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Salesforce-Backed Tanium Quietly Raising New $200M Round

The new round, on top of the $900 million the company previously raised, likely means that Tanium is the most valuable non-public cybersecurity company in the industry.

Security vendor Tanium, which has previously raised funding from Salesforce, has almost finished a quiet new round of equity funding that has vaulted the total investment in the company to around $1 billion.

The new round of funding was unveiled Monday in an SEC Form D filing, which is a notice of exempt offering of securities, in which Tanium said it already sold $150.5 million of a total of $200 million offered to a total of 26 investors so far.

Prior to this round of funding, Emeryville, Calif.-based Tanium had raised a total of $900 million over 11 rounds of funding, according to Crunchbase. Its last round of funding, reported by Crunchbase to be just over $117 million, came from Salesforce Ventures, according to Tanium and Crunchbase.

[Related: 8 Hot New Tanium Features Unveiled At Tanium Converge 2019]

It is unclear if the June Salesforce Ventures investment is included as part of this funding round. Whether or not that is the case, the $1 billion or so invested in Tanium likely makes it the most valuable cybersecurity vendor which has yet to hold an IPO. Among those listed on the regulatory filing: Mary Agnes Wilderotter, the former CEO of Fronteir Communications; and Andreessen Horowitz co-founder Ben Horowitz.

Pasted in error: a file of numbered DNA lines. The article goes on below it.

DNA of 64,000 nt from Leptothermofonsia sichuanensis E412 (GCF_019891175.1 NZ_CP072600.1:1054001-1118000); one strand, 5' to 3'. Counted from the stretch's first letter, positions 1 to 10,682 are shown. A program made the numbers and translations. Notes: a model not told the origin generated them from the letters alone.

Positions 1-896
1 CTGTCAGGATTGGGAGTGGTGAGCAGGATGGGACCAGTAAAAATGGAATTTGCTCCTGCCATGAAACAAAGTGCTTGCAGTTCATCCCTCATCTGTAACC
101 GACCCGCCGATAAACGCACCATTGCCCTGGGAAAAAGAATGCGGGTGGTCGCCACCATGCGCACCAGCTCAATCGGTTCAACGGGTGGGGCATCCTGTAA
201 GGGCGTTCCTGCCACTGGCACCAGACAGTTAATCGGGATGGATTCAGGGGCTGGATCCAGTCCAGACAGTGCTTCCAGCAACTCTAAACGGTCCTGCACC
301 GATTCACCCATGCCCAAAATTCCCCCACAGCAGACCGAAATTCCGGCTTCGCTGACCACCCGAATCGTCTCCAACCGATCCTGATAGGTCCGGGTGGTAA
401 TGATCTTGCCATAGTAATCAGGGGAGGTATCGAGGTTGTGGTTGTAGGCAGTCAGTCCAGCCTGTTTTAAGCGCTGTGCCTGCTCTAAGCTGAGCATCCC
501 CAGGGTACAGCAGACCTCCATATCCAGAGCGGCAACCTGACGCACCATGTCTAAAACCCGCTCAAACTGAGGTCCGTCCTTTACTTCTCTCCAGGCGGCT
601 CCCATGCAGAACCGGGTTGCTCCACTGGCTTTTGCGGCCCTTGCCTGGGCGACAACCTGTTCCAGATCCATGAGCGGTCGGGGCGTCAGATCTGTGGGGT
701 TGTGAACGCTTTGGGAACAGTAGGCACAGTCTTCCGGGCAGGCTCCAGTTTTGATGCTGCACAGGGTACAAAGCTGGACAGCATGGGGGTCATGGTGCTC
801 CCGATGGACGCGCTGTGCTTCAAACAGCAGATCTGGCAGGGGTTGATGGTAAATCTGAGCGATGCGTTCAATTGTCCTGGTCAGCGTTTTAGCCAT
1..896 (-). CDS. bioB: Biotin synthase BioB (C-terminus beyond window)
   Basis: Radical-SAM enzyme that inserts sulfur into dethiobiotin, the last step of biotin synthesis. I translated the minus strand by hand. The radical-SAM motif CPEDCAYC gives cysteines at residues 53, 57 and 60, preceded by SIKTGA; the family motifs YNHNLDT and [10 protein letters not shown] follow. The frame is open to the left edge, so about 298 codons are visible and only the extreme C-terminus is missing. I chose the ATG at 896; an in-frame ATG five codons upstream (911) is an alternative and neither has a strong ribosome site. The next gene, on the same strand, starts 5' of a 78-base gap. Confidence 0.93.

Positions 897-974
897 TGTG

When contacted by CRN, a Tanium spokesperson replied the company would respond some time Monday, but had yet to respond by press time.

Tanium Co-CEO Orion Hindawi told CRN in November 2019 that his company has purposely avoided going public despite the huge amount invested in the company, including two nine-figure funding rounds in 2018 alone, because he does not subscribe to a pervasive myth that being a public company is a measure of success.

“The reality of the situation is that public companies often end up making bad decisions to service a short-term shareholder,” Hindawi said. “I don’t want to trip into that situation for the wrong reasons. Eventually, it may be the perfect situation for Tanium, but I don’t think it is today.”

Being a public company can be a very painful-looking thing, Hindawi said at the time.

“And, by the way, I’ve heard it from a lot of my peers over a dinner table that this is just not soul-nourishing for them at all,” he said. “I would rather be able to serve our customers well. And I know that, if we can keep focus on that instead of on quarterly earnings call and all kinds of other machinations, that the rest of it will work its way out.”

Michael Novinson contributed to this story.

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